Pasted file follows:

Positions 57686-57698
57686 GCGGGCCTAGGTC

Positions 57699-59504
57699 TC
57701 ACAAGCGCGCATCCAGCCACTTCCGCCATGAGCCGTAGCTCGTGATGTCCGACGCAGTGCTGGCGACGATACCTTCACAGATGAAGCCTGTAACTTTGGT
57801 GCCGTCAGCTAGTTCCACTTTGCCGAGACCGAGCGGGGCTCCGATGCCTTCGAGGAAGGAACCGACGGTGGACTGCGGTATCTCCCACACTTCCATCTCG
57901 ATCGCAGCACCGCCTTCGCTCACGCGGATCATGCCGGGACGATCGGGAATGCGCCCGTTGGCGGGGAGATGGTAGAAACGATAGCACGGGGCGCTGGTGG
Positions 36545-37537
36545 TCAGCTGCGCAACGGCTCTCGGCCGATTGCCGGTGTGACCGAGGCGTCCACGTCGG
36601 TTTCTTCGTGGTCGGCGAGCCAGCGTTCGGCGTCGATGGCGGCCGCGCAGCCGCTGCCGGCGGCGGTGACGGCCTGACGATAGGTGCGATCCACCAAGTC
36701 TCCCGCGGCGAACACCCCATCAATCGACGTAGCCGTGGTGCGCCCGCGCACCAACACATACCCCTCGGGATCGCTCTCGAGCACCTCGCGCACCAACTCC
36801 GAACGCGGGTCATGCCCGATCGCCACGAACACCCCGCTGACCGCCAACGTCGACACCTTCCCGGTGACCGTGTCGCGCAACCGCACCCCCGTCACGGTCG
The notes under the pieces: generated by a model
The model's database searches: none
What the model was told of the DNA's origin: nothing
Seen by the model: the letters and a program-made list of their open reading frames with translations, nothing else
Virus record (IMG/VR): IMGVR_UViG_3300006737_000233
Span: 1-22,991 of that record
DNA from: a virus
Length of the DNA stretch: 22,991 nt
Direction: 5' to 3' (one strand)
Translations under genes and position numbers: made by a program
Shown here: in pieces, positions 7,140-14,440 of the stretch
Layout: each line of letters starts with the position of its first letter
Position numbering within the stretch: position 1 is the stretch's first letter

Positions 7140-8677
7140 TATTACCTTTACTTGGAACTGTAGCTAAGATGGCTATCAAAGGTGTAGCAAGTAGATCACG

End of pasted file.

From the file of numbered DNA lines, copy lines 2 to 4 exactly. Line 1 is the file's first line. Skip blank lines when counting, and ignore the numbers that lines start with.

57686 GCGGGCCTAGGTC

Positions 57699-59504
57699 TC